The beauty of an Ultrabook is that it’s lightweight, very slim, and much easier to slip into a backpack, briefcase or tote bag without being much of a burden. Because you’re more inspired to bring your computer along for your travels when you can avoid excess weight and bulk, you’ll run into more opportunities to stay in contact with loved ones and business associates through video chatting, and it makes podcasting in the field much easier as well.
Engage in a Video Chat
There are lots of popular applications and services that make it easy to have a video-enriched conversation with a remote person or a group of people. The most renowned service is Skype. Running as an application that you download and then launch when you want to chat (as opposed to a completely web-based service), Skype is compatible with many different versions of Windows, from XP (with Service Pack 3) to Windows 8.
The greatest thing about using Skype, and most video chat clients and services, is that basic video chatting is free. You need to sign up and create an account (the people that you video chat with need to have Skype accounts as well), but once you’ve done that, you’re free to jabber as much as you like. It’s also possible to make regular phone calls with Skype, as well as send SMS messages, but as of the time of this writing, these features require Skype Credits, for which you must pay.
There’s no need to carry around an external webcam or microphone these days. Most modern portable and all-in-one computers feature built-in cameras, as well as internal microphones, and Ultrabooks are no exception. Even though Ultrabooks have been designed to be as thin as possible, they still offer enough physical space for a camera and microphones (as well as hard drives, batteries, the display, keyboard, trackpad, etc.).
Google Hangouts are another popular way to conduct video chats. They require that you sign up for a Google+ account, but they’re otherwise free. The nice thing about Google Hangouts is that the technology makes it really easy to involve more than two people in a video chat (hence the name, "Hangout").
One thing that every video-chatting option has in common is that they all require an Internet connection to operate. However, public hotspots usually offer enough bandwidth to work just fine, and Wi-Fi is plentiful enough these days that you’re sure to encounter it regularly as you travel. Again, with an up-to-date computer like an Ultrabook, built-in 802.11a/b/g/n Wi-Fi is nearly standard on every model.
Podcasting to Go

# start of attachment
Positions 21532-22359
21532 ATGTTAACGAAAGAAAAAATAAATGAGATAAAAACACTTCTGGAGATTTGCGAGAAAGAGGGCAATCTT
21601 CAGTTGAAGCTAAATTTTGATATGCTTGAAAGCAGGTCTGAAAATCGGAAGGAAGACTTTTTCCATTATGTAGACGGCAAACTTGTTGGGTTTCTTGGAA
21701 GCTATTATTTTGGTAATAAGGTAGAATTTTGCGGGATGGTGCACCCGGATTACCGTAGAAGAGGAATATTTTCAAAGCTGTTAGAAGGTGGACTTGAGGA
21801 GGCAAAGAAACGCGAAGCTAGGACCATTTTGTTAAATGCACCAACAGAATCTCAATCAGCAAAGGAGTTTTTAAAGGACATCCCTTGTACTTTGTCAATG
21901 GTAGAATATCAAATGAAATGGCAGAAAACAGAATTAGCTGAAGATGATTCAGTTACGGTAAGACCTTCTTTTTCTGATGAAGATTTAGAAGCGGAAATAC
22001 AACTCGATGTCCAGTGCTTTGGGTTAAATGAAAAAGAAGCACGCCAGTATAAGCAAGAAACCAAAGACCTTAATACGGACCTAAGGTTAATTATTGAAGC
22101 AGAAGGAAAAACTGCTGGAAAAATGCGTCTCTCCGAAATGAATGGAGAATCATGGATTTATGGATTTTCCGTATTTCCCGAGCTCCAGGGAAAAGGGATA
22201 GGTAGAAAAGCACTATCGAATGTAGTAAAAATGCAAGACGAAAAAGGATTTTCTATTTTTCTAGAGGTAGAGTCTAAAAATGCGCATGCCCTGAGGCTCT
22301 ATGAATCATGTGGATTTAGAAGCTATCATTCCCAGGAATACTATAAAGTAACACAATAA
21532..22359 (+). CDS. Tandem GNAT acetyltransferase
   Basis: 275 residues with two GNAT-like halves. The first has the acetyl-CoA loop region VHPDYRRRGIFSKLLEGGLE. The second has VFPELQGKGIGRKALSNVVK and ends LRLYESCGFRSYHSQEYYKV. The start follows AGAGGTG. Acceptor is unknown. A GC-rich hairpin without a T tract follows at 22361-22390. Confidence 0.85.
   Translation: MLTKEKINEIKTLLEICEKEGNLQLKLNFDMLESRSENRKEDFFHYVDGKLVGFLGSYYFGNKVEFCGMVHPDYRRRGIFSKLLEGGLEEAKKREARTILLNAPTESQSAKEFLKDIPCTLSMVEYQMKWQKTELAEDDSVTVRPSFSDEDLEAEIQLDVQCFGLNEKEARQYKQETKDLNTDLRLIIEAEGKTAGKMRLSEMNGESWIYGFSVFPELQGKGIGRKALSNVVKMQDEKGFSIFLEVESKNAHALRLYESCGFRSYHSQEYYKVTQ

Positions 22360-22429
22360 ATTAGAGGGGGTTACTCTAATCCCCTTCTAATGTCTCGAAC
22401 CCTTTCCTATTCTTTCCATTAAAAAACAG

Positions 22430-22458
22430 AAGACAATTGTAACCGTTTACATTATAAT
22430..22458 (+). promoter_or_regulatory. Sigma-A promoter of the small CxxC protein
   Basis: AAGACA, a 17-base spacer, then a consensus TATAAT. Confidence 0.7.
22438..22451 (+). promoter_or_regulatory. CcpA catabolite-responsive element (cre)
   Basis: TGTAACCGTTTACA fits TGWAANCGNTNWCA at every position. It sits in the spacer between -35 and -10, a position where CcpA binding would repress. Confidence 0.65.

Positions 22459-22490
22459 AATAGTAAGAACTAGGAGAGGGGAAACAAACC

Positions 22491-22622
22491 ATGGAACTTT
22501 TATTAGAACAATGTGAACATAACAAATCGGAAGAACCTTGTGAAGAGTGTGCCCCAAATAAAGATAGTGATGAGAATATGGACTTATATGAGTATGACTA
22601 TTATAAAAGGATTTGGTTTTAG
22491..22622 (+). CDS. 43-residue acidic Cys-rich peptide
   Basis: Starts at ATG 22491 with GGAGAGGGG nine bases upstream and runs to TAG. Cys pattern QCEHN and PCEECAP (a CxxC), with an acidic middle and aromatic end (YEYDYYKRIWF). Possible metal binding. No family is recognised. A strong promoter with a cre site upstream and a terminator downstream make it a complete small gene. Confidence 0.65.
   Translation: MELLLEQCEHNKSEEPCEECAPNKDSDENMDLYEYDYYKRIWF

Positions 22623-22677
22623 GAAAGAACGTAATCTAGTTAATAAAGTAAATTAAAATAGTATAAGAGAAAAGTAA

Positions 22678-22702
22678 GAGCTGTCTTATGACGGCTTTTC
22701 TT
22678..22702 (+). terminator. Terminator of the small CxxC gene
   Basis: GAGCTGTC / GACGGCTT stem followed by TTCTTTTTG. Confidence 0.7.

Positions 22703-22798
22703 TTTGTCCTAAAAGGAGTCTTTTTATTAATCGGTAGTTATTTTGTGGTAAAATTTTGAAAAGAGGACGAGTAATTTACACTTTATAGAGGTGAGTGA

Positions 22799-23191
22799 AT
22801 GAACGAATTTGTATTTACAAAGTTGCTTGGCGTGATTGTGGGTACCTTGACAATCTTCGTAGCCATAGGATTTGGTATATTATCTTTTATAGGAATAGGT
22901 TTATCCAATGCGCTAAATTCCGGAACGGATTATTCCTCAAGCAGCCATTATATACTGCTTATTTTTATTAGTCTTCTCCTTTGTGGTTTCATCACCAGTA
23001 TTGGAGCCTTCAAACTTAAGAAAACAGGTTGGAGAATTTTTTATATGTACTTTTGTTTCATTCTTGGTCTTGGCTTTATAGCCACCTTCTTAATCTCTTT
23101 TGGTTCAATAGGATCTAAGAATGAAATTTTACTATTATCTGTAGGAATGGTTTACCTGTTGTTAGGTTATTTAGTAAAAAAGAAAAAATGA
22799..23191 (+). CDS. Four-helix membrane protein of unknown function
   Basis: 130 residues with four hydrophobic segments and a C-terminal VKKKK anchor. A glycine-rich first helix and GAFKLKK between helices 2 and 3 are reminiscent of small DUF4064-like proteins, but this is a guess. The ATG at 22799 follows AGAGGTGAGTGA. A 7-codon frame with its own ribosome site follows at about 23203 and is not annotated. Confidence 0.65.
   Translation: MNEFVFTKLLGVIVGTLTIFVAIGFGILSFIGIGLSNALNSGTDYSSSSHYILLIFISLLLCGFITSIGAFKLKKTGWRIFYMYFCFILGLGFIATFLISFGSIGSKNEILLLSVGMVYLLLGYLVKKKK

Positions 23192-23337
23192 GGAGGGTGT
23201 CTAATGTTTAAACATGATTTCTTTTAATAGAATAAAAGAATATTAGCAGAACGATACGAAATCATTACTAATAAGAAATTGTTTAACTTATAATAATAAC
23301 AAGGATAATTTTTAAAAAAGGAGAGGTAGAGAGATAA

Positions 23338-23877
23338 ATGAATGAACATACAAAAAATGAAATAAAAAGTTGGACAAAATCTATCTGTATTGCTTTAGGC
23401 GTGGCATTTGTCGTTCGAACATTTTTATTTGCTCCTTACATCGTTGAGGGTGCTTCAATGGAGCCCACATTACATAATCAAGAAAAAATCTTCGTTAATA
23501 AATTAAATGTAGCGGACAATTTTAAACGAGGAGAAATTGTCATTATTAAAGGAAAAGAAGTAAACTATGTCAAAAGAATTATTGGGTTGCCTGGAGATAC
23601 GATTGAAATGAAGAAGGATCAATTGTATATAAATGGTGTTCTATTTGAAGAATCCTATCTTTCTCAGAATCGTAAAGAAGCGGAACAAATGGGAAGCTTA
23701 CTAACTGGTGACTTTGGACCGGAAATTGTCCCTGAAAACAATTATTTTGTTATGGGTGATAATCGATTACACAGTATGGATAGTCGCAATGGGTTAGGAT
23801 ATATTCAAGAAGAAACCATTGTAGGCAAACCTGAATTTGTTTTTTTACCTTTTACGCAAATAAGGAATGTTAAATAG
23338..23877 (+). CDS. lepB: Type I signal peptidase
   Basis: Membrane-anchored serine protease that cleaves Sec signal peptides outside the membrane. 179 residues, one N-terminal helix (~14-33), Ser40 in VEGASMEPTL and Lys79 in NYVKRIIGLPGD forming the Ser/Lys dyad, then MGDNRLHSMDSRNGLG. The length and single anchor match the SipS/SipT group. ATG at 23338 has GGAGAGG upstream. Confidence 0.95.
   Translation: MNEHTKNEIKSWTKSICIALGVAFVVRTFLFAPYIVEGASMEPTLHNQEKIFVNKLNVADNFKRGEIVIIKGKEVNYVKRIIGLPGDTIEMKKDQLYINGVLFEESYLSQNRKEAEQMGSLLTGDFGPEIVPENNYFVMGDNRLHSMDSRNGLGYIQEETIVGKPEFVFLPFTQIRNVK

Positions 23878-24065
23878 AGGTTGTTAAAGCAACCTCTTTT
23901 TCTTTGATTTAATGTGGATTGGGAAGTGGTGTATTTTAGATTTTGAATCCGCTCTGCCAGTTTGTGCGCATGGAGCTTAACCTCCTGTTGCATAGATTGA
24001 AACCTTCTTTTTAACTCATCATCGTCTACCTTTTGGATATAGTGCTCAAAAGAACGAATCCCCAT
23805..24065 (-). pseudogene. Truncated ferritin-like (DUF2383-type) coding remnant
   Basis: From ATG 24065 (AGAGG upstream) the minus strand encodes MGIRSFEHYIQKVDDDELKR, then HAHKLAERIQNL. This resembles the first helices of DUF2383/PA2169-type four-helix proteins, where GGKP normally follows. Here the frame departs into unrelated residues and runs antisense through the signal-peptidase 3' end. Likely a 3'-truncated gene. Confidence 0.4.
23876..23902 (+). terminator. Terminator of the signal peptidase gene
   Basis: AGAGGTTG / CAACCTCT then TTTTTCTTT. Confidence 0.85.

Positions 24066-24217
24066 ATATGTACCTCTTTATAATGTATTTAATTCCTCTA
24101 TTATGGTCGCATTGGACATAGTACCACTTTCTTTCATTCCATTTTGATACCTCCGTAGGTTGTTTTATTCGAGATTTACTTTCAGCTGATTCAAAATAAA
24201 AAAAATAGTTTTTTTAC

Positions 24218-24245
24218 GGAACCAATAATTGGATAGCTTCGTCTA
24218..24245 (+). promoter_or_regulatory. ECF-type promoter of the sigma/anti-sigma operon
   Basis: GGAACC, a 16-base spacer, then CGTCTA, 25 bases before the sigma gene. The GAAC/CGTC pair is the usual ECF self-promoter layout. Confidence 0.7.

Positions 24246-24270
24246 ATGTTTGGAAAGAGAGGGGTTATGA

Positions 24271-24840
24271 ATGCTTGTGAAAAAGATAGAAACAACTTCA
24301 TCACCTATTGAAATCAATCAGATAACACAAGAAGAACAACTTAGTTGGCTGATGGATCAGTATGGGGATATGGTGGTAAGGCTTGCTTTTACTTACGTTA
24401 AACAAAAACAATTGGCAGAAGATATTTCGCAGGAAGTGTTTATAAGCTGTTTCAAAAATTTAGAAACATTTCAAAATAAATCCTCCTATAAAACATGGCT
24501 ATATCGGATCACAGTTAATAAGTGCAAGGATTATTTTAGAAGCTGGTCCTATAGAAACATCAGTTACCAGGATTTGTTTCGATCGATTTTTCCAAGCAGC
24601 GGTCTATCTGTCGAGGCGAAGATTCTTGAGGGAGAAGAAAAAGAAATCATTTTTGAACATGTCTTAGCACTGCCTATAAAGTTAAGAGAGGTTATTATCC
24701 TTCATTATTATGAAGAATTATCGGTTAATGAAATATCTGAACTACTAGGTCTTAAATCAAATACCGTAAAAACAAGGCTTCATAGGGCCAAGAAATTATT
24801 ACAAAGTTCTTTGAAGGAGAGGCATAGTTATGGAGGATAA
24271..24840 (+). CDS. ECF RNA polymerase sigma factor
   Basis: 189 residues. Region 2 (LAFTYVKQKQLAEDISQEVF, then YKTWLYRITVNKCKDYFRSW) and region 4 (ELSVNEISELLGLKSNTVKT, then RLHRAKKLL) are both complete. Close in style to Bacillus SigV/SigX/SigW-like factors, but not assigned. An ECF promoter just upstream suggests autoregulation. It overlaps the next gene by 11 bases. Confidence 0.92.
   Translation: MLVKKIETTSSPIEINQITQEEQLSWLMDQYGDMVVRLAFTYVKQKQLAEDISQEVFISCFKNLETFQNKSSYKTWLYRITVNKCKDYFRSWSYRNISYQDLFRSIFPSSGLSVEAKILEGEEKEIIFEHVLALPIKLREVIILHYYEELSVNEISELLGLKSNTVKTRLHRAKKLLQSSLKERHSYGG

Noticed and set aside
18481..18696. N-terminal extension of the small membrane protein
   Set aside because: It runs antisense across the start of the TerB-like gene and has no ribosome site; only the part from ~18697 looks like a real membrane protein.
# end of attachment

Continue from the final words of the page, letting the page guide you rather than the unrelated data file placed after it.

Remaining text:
A popular trend these days among podcasters is to record video chats, and to use the recording as a podcast. If you’re not familiar with podcasting, think of it as a television show or radio broadcast that anyone can create. You make the show of your choice using a computer, and you distribute it digitally as well. The distribution is usually handled by an RSS feed and a hosting service, and the shows can be promoted on Facebook, and posted on YouTube as well to find a larger audience.
A podcast can be as basic or elaborate as you like. There’s nothing wrong with creating a podcast with a single person speaking, but the magic usually happens when more than one person is involved. This is why video chatting is such a popular element in present day podcasting. Having multiple hosts and guests on a podcast creates an energy and spontaneity that you just don’t get in a show with a single person.
Just as Google Hangouts are a great place to have casual group-video chats, they’re also perfect for recording video podcasts. Another feature that makes this a nice solution is that you can click a button to broadcast your Hangout live, so your audience can stream the show in real time as it’s happening. A video recording of the show can also be posted on YouTube and Google+ as soon as the show ends.
Another nice aspect of video podcasting with a Google Hangout is that you have control over when the show starts filming, and when it stops, so you can have all of the guests chatting and discussing show notes, and making sure that their cameras and microphones are working properly, then when you’re ready, you can start broadcasting by clicking a button, and be ready to introduce the show properly. Likewise, at the end of the show, you can click a button to end the broadcast; however, all of the guests in the Hangout can continue to chat once you’re off air.
Google Hangouts allow you to use external audio interfaces to improve the sound quality of your show. It’s a good idea to utilize an audio interface and a professional microphone, even for video podcasts. The improvement in sound quality will be greatly appreciated by your audience, whether they realize it or not.
Another thing you can do to improve the quality of your show is to make sure that you’re properly lit. Decent lighting goes a long way in video production, even for something as casual as a recorded video chat. Take a look at your surroundings as you get set up to shoot your video podcast. If a window is nearby that features good natural light pouring in, position yourself so that the light comes through the window and illuminates your face. If you only have artificial light, try moving the lights (or yourself) around until the picture looks its best.
A pretty sweet, all-around solid performing Ultrabook to go with is the Lenovo Ideapad Yoga 13. It features a clever fold-over design, in which the laptop transforms into a Windows 8 tablet when folded over completely. It features a 1.8 GHz Intel® Core™ i5 processor, a 128GB SSD, 4GB of RAM, Integrated Intel HD Graphics 4000 and it ships with Windows 8.
If you have any more questions about video chatting or podcasting with an Ultrabook computer, you can visit our SuperStore in New York City and speak to a B&H sales professional, give us a call at 1-800-416-4152, or join us online for a Live Chat.